Georgia Health News: Clinical Drug Trials -- A Growth Industry In Georgia
Biopharmaceutical companies are conducting or have conducted more than 3,600 clinical trials of new drugs in the state, according to a new report from PhRMA, a trade group for the brand-name pharmaceutical industry. ... Despite the state's economic troubles in recent years, bioscience employment has remained steady in Georgia (Miller, 12/2).
The Connecticut Mirror: With Contracts In Limbo, Healthcare Advocate Urges Action By Insurers, Hospital Network
Healthcare Advocate Victoria Veltri has called on the parent company of two eastern Connecticut hospitals and three insurers to resolve their ongoing contract talks. ... On Thursday, Anthem Blue Cross and Blue Shield notified members that its contract with Eastern Connecticut Health Network, which includes Manchester Memorial and Rockville General hospitals, is expiring Dec. 31. If the two sides don't reach a new agreement, Anthem members who get care at the hospitals would have to pay higher out-of-network rates (Levin Becker, 12/2).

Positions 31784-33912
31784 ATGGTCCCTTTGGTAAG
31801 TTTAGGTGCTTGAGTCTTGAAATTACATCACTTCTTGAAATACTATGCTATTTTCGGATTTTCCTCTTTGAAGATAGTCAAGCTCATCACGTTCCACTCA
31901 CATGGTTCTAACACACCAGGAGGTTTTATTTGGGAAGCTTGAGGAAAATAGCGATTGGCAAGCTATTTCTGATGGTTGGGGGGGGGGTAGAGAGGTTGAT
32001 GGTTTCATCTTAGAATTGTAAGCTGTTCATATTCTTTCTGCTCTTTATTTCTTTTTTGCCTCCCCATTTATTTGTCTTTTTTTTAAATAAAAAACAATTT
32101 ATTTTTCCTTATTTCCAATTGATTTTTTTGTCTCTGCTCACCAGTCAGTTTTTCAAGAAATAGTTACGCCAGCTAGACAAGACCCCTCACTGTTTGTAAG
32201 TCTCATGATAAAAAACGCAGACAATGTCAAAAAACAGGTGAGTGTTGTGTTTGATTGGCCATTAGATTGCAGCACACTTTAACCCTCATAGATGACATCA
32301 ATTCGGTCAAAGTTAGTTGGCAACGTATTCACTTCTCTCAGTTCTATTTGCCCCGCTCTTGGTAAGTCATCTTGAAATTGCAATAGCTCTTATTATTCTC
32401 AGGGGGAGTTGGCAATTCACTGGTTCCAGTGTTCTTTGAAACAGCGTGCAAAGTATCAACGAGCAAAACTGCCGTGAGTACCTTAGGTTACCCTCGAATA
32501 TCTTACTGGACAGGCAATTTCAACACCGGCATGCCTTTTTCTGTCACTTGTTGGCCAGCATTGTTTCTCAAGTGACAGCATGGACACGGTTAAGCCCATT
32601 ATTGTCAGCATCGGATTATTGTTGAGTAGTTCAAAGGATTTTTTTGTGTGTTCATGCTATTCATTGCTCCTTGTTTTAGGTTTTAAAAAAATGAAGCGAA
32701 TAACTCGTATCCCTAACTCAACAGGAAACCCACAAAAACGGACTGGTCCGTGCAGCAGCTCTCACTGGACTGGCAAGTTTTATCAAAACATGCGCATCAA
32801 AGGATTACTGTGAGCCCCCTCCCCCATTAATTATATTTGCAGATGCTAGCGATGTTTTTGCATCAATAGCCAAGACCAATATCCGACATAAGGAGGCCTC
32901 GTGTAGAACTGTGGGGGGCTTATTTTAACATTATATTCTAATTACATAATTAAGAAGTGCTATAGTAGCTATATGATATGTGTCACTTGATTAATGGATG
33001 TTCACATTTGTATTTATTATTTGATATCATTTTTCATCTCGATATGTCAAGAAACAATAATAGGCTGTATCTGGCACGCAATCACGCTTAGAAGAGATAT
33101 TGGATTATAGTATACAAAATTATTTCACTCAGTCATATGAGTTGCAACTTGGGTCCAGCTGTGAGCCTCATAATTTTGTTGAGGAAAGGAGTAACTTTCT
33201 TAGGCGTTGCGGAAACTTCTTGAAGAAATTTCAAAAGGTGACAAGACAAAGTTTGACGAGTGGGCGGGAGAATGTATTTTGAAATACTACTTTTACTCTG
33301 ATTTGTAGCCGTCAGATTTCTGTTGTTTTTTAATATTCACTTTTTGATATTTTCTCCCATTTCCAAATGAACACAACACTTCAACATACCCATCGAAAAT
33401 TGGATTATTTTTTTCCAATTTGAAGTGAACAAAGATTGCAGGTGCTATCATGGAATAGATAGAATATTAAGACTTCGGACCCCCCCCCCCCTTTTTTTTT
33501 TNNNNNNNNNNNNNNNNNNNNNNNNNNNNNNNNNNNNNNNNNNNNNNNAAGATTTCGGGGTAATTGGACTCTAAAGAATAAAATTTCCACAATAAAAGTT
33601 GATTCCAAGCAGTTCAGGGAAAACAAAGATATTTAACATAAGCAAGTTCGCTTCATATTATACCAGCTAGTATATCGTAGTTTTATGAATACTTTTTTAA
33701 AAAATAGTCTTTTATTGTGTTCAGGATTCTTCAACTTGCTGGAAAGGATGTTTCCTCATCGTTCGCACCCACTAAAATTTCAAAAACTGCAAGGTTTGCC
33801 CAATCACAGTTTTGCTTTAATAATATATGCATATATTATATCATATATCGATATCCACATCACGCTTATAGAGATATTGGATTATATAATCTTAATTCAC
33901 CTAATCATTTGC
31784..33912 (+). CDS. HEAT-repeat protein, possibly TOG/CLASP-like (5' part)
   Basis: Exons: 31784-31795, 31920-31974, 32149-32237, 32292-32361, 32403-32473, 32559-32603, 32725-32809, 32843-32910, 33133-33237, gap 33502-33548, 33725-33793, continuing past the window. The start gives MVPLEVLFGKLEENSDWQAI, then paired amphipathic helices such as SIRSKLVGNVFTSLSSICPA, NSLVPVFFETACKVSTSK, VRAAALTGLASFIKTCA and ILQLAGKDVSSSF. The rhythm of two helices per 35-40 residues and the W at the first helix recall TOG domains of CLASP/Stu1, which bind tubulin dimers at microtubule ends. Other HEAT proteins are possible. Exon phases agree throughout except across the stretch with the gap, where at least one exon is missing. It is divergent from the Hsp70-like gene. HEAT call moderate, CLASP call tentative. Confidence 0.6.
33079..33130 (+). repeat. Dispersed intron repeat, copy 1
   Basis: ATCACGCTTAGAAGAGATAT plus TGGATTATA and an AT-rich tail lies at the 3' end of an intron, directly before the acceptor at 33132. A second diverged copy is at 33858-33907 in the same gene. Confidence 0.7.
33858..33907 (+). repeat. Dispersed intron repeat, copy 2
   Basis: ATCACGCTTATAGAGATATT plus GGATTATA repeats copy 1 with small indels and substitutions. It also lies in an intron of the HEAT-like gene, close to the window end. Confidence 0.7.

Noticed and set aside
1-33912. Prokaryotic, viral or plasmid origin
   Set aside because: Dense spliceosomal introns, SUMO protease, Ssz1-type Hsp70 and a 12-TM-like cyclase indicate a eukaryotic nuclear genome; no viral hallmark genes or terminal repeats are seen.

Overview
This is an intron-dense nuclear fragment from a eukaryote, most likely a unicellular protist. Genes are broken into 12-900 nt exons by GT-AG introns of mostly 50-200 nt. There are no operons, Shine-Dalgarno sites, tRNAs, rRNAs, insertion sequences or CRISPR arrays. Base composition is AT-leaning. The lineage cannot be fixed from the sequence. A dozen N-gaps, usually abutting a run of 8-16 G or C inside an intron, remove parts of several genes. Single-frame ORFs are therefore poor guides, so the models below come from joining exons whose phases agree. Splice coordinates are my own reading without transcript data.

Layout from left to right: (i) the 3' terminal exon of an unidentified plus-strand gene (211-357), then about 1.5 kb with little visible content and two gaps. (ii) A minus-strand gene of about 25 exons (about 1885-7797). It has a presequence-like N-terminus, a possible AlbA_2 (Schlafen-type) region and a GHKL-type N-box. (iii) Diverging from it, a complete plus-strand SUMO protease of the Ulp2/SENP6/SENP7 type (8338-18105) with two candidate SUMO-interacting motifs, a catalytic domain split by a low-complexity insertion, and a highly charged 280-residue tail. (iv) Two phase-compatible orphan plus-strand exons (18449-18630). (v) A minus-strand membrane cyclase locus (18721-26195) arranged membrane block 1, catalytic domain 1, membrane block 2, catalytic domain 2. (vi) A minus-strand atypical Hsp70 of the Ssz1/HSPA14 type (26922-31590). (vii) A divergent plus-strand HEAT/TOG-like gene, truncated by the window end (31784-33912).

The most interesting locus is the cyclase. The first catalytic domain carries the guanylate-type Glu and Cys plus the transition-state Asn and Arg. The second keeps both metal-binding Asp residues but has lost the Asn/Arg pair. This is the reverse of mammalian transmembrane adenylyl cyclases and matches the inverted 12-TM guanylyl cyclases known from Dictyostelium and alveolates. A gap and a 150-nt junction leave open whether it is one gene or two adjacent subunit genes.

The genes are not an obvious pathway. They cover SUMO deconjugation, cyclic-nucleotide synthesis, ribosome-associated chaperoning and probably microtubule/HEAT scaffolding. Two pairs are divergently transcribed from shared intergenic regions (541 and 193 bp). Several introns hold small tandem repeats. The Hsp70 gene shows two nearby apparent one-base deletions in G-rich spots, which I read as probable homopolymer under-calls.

KUHF (Houston): Hospital District Bursting At The Seams
Despite opening six new clinics in the past five years, the public health system can't keep up. ... Surveys have repeatedly shown that a third of adults in Harris County have no health insurance. For most of them, the Hospital District is the medical safety net. .... This is the first time the Hospital District has been able to quantify the extent of the problem (Feibel, 12/5).
New Hampshire Public Radio: Medicaid Tax Confusion Hits November Revenues
Up until this budget, the state essentially reimbursed hospitals the cost of what’s called the Medicaid Enhancement Tax. When lawmakers put the budget to bed in June, they ended that practice, which cost hospitals $120 million a year. A coalition of hospitals is now suing the state over those changes. In the meantime, the Medicaid Enhancement Tax bill has come due (Gorenstein, 12/2).